Oakland, CA — When an Alabama college student’s car broke down the night before he was slated to start a new job, he didn’t panic. With only $20 in cash to his name, “not enough to call an Uber,” he decided he would walk. So he did.
Walter Carr, 20, trekked 14 miles before he was flagged by police at 4 a.m.
As a young African American man, he was scared. But after telling the officers about his situation, he realized he was “sent a blessing,” he said in a phone interview with YR Media. The officers got him breakfast, then drove him to his first day of work for Bellhops moving company.
At about 6:30 a.m, the police knocked on the door of Jenny and Chris Lamey, who had hired a crew from Bellhops to help them move out of their old home. As Jenny Lamey wrote in a Facebook status that racked up thousands of shares:
“[The police officer] proceeded to tell us that he had picked up 'this nice kid' in Pelham early this morning. The nice kid, Walter, said that he was supposed to help us with our move today.
“He WALKED ALL NIGHT to get from Homewood to Pelham. Because he needed to get to work. For those reading this that are not local, that's over 20 miles,” Lamey wrote.
By the end of that hot July day, Walter Carr made international news. His story was picked up by dozens of news outlets: The Washington Post, CBS News, USA Today, Fox News, Inside Edition, CNN and more. A GoFundMe was set up. TV appearances were made.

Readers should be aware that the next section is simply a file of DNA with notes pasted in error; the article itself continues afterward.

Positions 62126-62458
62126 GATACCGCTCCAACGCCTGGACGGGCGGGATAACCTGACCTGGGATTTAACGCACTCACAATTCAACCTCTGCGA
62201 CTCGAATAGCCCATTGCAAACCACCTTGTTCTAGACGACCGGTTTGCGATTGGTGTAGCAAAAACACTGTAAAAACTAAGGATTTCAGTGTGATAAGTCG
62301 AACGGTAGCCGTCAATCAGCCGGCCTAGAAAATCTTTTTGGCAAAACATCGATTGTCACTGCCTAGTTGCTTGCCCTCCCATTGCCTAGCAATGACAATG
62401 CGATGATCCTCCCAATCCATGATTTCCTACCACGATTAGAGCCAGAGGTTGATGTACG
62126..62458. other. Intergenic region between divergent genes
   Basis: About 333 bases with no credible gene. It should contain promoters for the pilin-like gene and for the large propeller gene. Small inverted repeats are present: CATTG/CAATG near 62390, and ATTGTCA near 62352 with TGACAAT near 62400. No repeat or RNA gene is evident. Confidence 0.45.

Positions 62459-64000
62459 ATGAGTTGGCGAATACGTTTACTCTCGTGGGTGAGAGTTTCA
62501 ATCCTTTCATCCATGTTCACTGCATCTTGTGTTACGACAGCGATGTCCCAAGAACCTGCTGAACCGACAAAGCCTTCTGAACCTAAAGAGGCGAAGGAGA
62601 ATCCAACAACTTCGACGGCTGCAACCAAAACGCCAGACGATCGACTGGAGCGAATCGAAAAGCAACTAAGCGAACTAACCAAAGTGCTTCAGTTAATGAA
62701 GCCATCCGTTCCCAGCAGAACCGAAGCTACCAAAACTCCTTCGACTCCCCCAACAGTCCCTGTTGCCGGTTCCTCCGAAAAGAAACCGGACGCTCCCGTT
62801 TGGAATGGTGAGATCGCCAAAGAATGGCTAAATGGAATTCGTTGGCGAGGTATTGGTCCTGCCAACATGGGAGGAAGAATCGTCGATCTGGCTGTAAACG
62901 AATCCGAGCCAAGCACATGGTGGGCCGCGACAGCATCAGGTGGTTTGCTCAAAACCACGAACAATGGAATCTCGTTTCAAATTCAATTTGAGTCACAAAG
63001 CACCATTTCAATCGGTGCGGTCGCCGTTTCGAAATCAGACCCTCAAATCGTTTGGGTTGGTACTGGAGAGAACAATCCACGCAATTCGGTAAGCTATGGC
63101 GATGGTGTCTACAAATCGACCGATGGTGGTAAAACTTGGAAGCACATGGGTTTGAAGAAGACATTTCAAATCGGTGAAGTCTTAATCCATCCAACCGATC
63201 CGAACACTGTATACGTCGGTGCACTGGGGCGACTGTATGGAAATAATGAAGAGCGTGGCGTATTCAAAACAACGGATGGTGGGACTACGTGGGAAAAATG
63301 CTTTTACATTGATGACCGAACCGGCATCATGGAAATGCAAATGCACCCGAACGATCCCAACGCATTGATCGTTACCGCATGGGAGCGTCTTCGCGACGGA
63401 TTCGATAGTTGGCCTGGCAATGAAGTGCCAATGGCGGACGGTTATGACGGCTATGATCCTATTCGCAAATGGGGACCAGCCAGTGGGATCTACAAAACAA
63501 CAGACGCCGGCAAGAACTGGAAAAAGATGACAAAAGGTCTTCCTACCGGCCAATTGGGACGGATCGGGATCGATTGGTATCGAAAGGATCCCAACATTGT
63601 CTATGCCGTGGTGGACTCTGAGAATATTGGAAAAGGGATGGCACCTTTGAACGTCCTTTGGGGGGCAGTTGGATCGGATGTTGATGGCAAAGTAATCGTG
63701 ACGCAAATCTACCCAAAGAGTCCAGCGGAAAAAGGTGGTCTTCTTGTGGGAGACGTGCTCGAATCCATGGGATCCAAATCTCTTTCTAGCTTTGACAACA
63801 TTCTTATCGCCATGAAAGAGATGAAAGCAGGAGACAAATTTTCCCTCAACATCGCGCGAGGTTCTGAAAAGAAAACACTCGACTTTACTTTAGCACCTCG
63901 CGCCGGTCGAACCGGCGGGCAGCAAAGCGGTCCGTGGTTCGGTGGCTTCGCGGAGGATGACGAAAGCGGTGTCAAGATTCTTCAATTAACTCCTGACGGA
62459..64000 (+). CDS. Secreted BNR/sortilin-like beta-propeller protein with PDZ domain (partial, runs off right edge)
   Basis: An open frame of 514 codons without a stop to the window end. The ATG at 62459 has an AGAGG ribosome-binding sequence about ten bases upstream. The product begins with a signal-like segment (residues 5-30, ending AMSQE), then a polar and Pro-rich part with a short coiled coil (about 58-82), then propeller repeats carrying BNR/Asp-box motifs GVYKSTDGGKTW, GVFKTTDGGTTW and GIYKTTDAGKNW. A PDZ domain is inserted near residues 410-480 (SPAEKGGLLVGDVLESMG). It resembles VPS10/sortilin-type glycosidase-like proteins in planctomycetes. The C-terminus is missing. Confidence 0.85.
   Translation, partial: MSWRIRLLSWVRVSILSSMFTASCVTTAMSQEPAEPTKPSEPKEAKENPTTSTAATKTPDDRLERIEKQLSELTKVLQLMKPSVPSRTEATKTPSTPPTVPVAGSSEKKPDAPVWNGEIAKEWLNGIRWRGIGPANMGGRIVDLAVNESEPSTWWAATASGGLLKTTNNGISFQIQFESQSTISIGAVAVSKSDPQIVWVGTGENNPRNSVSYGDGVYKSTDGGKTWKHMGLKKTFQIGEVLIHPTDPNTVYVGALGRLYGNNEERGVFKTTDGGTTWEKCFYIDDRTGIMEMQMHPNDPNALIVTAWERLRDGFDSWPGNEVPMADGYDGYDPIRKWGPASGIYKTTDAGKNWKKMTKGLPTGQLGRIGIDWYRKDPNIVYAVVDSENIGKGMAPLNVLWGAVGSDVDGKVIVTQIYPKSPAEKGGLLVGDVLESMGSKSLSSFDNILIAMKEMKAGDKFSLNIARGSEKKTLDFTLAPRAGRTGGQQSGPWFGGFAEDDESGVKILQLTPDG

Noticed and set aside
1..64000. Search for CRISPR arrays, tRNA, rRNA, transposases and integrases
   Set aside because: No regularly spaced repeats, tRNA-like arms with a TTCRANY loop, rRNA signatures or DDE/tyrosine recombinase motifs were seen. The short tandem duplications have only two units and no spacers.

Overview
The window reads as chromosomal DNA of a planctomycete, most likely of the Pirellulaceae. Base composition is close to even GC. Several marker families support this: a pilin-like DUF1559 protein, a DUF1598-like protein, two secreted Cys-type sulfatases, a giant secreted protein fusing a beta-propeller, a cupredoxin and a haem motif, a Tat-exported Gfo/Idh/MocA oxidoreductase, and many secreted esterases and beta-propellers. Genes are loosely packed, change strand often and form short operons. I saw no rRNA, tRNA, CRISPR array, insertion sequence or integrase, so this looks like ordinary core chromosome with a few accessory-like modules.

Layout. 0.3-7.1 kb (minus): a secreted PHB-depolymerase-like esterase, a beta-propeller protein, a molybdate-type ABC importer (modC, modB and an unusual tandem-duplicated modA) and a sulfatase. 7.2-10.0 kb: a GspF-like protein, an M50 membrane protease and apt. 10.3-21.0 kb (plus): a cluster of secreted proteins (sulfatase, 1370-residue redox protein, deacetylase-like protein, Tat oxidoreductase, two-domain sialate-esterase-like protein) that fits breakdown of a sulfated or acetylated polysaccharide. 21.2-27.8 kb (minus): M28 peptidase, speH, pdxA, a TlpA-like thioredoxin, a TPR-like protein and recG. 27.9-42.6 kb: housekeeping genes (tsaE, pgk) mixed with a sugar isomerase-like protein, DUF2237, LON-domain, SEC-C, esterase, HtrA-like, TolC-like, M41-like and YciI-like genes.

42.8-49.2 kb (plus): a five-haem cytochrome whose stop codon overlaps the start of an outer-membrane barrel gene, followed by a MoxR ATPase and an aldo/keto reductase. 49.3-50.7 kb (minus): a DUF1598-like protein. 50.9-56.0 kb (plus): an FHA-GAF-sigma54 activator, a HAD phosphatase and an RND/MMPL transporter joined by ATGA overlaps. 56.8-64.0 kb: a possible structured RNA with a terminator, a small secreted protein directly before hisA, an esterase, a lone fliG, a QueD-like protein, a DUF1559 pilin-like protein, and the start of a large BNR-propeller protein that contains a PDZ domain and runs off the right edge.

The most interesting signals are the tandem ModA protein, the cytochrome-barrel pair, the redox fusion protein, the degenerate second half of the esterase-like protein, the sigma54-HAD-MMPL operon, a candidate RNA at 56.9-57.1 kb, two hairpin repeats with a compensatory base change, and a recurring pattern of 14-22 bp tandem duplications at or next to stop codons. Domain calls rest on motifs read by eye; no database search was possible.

But Carr — who's been attending Lawson State Community College — said he is so much more than the “kid who tried to walk 20 miles.” He’s the first person in his family to attend college, and hopes to become an occupational therapist.
Though he hasn’t applied to transfer to a four-year school yet, Carr has his eyes set on Alabama State University, a historically black college that offers a bachelor’s degree in occupational therapy.
"I just wanna help people with health problems. I'm privileged to be able to help all types of people, from sports players to the elderly, to people who wanna get in shape: I want to help whoever needs me,” he said.
Carr has dreamed of becoming an occupational therapist since high school.
“I played all the sports except for track. I never got injured, but a lot of my friends did. Muscle
In the meantime, Carr continues to work for Bellhops, whose CEO was so inspired by Carr’s perseverance that he donated his own car to him. Carr has completed 30 moves so far, and has no intention of stopping anytime soon.
“I am honestly blown away by him. Everything Walter Carr did his first day of work is exactly who we are — heart and grit. So far, he's batting 1,000,” Luke Marklin, CEO of Bellhops, told YR Media.
He’s also given a half-dozen speeches at local schools and churches. “God didn’t put us on this earth for things to be impossible,” he tells kids. “Can’t nobody defeat you but yourself.”
Going forward, Carr hopes that other young people don’t get discouraged. Before he was hired at Bellhops, he says he applied to “dozens of jobs” but didn’t hear back from any.
“God put us in these situations not because he knew we couldn't get through them, but because he knows we can prevail. At the end of the day, if you work hard, you’ll come out with a great blessing," he said.